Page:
Mary and David Supley-Foxworth embody the true spirit of community involvement through their efforts to ensure a better future for our neighbors in need. Immediately after seeking out opportunities to get involved, Mary and David jumped into several projects throughout Cornerstones programs. Since September 2005, they have faithfully delivered groceries to multiple households each month, contributed and prepared backpacks, Thanksgiving food baskets and personalized holiday gifts through our Emergency & Self Sufficiency Program. The couple has also established an annual tradition of preparing delicious home-made desserts for over a hundred families during our programs’ annual holiday celebrations.
It takes a special type of volunteer to not only serve but motivate a whole community to come alongside them and pitch in too. Patti Schule is the embodiment of effectively inspiring others. Patti heard about the need for warm meals and winter supplies at the North County Hypothermia Prevention Program seven years ago and quickly got her entire church involved making dinners for 25 homeless and hungry adults once a week December through March. Patti takes on the coordination of this effort for the congregation, and due to her organizational skills and influence has been able to find a way to take on additional dates each year as needed. Through her service in the youth group and other ministries at her church Patti has also coordinated monthly Donations of 120 bagged meals for the Embry Rucker Community Shelter; allowing those who are not at the shelter because of work or school to have a great lunch and those who drop-in for services to not go away hungry. She also recruits chefs from the congregation once a month to prepare and serve a warm dinner and breakfast to the over 70 people who call the shelter home.
Ornella Yasuhara doesn’t slow down; if a rolling stone gathers no moss, Ornella is the volunteer equivalent in Fairfax County. At least once a week she can be found greeting clients in need of food or financial assistance at Cornerstones’ Emergency and Self-Sufficiency Program and filing away the vast amounts of paperwork staff has generated since her last visit. She also spends at least 2 hours a week tutoring a 2nd grader whose family is transitioning out of homelessness. Every weekday morning during the school year Ornella assists struggling Kindergarteners at Fox Mill Elementary School. She provides the one on one attention the students crave and teaches them the basics of English and even things as simple as how to correctly hold a pencil so their first attempts at writing are something of which they can be proud. A former librarian, Ornella spends the early afternoons volunteering to assist the librarians at Terraset Elementary, Herndon Elementary and Langston Hughes Middle Schools. Many days she’ll volunteer at three different schools in rapid succession all before going to her job in the evenings; she is truly willing to work whenever and wherever needed.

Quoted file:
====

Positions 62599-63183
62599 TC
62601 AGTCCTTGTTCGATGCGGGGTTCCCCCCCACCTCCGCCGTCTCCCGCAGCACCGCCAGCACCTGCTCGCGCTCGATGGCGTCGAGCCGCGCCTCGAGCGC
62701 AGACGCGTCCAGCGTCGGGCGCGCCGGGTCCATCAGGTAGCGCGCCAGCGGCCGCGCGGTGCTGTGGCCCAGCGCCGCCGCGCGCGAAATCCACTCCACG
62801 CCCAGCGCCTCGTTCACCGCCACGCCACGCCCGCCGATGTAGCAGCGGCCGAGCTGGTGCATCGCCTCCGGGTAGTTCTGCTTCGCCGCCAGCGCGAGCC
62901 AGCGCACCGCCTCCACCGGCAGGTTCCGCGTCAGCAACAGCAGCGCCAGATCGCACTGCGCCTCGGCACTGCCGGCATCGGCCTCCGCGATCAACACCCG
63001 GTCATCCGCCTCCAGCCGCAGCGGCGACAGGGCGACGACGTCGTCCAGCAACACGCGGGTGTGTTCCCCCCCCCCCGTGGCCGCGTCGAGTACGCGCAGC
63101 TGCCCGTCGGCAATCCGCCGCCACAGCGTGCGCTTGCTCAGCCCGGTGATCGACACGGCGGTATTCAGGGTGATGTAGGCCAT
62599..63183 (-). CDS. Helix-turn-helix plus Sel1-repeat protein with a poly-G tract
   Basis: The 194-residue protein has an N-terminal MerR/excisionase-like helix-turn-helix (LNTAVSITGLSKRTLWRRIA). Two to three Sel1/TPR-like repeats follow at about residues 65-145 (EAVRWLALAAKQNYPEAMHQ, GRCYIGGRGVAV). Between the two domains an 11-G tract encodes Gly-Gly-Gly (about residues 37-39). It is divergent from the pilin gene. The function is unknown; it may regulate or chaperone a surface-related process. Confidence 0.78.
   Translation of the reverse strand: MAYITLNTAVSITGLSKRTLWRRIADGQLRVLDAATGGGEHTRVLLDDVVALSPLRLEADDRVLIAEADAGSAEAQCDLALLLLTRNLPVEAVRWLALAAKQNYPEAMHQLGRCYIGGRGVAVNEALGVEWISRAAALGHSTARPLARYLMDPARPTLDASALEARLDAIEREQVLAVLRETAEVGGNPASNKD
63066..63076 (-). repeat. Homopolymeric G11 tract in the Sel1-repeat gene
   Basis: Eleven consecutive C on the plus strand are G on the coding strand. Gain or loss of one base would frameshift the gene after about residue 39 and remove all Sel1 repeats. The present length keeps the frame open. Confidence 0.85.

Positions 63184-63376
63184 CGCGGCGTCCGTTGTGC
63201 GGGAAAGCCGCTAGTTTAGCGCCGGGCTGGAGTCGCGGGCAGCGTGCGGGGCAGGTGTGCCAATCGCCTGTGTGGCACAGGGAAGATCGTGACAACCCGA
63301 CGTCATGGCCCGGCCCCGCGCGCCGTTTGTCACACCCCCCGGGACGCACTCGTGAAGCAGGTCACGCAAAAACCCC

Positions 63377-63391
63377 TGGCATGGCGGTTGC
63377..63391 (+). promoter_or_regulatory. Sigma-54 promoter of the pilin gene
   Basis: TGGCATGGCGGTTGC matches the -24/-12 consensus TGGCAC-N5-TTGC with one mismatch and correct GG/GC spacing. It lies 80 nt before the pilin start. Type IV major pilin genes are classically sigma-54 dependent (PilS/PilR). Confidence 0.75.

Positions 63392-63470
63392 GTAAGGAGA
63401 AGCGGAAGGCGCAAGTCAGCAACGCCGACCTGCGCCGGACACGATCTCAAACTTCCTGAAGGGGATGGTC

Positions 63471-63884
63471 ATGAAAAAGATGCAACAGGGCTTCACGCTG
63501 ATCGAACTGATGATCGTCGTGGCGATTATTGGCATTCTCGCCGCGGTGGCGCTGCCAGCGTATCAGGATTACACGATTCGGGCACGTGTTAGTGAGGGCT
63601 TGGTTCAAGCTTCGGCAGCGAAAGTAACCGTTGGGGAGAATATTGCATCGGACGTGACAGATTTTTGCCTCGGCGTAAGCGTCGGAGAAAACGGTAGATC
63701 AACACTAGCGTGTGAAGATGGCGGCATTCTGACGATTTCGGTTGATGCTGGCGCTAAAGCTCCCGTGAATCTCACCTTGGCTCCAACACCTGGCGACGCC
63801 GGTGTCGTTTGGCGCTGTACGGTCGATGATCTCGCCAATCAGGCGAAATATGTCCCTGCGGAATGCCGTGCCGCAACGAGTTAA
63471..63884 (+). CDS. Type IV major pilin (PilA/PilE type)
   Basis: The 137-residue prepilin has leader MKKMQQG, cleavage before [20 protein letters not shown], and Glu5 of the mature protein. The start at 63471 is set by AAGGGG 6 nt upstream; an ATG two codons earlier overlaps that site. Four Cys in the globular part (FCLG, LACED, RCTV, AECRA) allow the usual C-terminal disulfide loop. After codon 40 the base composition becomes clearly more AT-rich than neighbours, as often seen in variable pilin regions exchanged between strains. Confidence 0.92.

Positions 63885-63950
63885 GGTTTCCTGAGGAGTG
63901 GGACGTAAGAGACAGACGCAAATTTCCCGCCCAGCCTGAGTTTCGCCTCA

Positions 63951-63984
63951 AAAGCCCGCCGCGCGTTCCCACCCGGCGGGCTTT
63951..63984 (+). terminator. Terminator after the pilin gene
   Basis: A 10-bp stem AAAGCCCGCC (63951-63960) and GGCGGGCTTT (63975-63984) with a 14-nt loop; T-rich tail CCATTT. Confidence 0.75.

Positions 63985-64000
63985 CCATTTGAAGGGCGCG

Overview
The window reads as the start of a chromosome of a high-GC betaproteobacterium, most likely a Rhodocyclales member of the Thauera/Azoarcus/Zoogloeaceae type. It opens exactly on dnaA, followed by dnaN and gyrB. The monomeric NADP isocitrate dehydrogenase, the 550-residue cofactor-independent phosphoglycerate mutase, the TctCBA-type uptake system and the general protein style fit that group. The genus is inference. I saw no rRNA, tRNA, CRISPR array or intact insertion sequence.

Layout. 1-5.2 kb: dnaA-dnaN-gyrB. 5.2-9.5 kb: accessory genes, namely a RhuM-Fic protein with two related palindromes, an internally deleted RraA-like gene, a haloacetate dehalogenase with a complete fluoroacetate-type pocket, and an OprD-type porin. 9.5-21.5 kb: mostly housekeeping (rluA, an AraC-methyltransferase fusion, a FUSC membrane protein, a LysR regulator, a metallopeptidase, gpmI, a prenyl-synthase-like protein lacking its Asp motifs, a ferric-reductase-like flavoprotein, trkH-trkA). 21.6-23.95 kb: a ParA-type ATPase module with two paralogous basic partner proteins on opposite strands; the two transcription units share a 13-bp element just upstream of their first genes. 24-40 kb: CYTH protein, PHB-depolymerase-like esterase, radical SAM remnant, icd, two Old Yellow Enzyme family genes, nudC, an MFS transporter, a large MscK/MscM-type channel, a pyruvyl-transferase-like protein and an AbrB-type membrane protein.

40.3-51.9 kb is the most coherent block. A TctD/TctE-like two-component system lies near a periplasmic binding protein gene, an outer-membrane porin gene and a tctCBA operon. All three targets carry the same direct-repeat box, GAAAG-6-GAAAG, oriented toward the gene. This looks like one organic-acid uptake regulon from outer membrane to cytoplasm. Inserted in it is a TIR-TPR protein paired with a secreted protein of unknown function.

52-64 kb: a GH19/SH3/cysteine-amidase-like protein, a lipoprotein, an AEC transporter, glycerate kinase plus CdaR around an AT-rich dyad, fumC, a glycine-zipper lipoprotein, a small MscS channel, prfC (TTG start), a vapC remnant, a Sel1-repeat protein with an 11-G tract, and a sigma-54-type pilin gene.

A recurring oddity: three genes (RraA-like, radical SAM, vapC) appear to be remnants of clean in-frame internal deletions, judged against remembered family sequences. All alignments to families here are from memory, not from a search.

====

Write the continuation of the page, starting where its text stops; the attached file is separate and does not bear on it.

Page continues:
Imagine all your belongings fitting into one suitcase. For many individuals leaving the Embry Rucker Community Shelter this is their reality. Due to a county-wide emphasis on housing clients as quickly as possible more individuals and families have found themselves being placed into apartments, and homes these past two years than ever before. While this is an excellent development it means clients are suddenly facing having their own space but very few of the items necessary to use it effectively. Just in time for this uptick in need the volunteer group His Hidden Treasures developed an innovative answer to the problem. A husband and wife team Lois and Troy Hughes started His Hidden Treasures, securing donated furniture for shelter clients through Tory’s junk hauling business, Junk B Gone, two years ago, and since then the couple’s efforts have filled two 2,100 square foot warehouses and furnished over 27 apartments in 2013. They have also involved friends, coworkers and community volunteers. These volunteers refurbish and repair items—both to sell in order to use the profits to buy things like new linens, shower curtains, and kitchen wares for the newly housed, and to give away to furnish the new homes. Also, volunteer efforts go into loading up a large box truck for each home, and moving everything in and setting it up. Each individual receives an appropriate sized bed, pillow-top mattress, bedding and bath linens and each household is given dining room, living room and bedroom furniture, as well as lamps, small kitchen appliances and dishes. His Hidden Treasures has enabled former clients of the Embry Rucker Community Shelter to feel truly at home for the first time in a long time.
Fox Mill Elementary School is committed to engaging students in a wide range of community service initiatives that benefit our local community. Both students and teachers actively support Cornerstones programs throughout the year. Each fall the members of the Fox Mill Student Council Association take a special field trip to learn about the Embry Rucker Community Shelter and then return to school and spend the next few weeks giving presentations about what they learned to their classmates. The SCA also coordinates a “wish list” drive for the most needed items at the shelter each winter, and a canned food drive in the spring. Since 2008 the student body has rallied around the Embry Rucker Community Shelter by hosting an annual Help the Homeless walk. Beyond generating funding for the shelter the students are also engaged by their teachers and librarians in learning the causes of homelessness, statistics surrounding poverty in our area, and most importantly shown how they can help even at a young age.